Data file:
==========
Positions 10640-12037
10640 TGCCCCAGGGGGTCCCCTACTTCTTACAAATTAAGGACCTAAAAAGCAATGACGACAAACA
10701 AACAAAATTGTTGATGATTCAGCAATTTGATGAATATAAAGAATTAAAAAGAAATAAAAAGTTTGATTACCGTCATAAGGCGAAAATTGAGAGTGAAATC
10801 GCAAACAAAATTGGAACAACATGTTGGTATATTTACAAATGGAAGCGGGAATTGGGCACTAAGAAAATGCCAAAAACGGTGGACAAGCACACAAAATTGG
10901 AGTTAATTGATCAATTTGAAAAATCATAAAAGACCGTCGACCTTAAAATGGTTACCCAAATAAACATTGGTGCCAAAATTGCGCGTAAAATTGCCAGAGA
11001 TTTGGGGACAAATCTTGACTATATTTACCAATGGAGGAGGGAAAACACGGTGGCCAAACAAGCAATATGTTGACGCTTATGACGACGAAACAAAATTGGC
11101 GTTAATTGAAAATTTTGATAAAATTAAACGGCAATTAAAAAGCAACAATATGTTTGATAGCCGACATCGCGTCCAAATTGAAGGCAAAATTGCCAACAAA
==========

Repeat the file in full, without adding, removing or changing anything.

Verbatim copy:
Positions 10640-12037
10640 TGCCCCAGGGGGTCCCCTACTTCTTACAAATTAAGGACCTAAAAAGCAATGACGACAAACA
10701 AACAAAATTGTTGATGATTCAGCAATTTGATGAATATAAAGAATTAAAAAGAAATAAAAAGTTTGATTACCGTCATAAGGCGAAAATTGAGAGTGAAATC
10801 GCAAACAAAATTGGAACAACATGTTGGTATATTTACAAATGGAAGCGGGAATTGGGCACTAAGAAAATGCCAAAAACGGTGGACAAGCACACAAAATTGG
10901 AGTTAATTGATCAATTTGAAAAATCATAAAAGACCGTCGACCTTAAAATGGTTACCCAAATAAACATTGGTGCCAAAATTGCGCGTAAAATTGCCAGAGA
11001 TTTGGGGACAAATCTTGACTATATTTACCAATGGAGGAGGGAAAACACGGTGGCCAAACAAGCAATATGTTGACGCTTATGACGACGAAACAAAATTGGC
11101 GTTAATTGAAAATTTTGATAAAATTAAACGGCAATTAAAAAGCAACAATATGTTTGATAGCCGACATCGCGTCCAAATTGAAGGCAAAATTGCCAACAAA